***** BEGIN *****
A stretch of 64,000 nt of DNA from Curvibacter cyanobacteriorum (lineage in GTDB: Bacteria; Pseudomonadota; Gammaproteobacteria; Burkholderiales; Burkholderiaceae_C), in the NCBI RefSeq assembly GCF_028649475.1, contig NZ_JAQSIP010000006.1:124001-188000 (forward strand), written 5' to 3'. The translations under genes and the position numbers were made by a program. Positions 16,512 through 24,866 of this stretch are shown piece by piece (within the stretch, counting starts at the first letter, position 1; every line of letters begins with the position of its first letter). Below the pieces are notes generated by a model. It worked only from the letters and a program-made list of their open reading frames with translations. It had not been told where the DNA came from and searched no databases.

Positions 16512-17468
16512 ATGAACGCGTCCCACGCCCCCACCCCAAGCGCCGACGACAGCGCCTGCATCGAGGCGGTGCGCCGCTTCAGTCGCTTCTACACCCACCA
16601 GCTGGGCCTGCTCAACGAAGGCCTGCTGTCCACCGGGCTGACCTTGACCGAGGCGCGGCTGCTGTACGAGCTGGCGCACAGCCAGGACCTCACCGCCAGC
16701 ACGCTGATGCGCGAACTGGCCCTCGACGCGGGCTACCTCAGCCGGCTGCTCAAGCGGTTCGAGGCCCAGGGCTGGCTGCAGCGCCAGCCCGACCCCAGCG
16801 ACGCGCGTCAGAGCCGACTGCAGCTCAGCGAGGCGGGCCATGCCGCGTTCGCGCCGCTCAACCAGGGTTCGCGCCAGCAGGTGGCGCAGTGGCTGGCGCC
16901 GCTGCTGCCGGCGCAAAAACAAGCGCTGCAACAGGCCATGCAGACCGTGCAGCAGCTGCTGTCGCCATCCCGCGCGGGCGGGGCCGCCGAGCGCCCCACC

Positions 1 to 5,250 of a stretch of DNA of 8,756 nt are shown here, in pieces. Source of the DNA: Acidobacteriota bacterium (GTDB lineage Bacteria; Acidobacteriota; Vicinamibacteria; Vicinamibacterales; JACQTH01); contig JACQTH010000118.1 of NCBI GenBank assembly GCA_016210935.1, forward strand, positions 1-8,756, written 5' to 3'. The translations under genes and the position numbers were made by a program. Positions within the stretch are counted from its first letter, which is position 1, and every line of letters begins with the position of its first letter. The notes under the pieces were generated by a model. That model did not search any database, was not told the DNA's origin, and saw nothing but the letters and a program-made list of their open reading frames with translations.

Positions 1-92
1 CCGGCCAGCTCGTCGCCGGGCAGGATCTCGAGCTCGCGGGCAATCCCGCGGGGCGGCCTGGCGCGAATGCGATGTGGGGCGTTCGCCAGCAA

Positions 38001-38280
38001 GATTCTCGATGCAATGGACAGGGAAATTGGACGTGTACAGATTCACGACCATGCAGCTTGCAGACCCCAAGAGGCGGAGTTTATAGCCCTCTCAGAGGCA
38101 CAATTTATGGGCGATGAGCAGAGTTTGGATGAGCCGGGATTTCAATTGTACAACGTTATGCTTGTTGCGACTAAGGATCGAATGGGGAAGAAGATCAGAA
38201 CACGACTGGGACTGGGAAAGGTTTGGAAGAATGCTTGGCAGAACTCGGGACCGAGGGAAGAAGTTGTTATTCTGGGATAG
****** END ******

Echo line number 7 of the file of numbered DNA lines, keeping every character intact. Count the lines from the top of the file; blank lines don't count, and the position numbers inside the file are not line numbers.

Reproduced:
16901 GCTGCTGCCGGCGCAAAAACAAGCGCTGCAACAGGCCATGCAGACCGTGCAGCAGCTGCTGTCGCCATCCCGCGCGGGCGGGGCCGCCGAGCGCCCCACC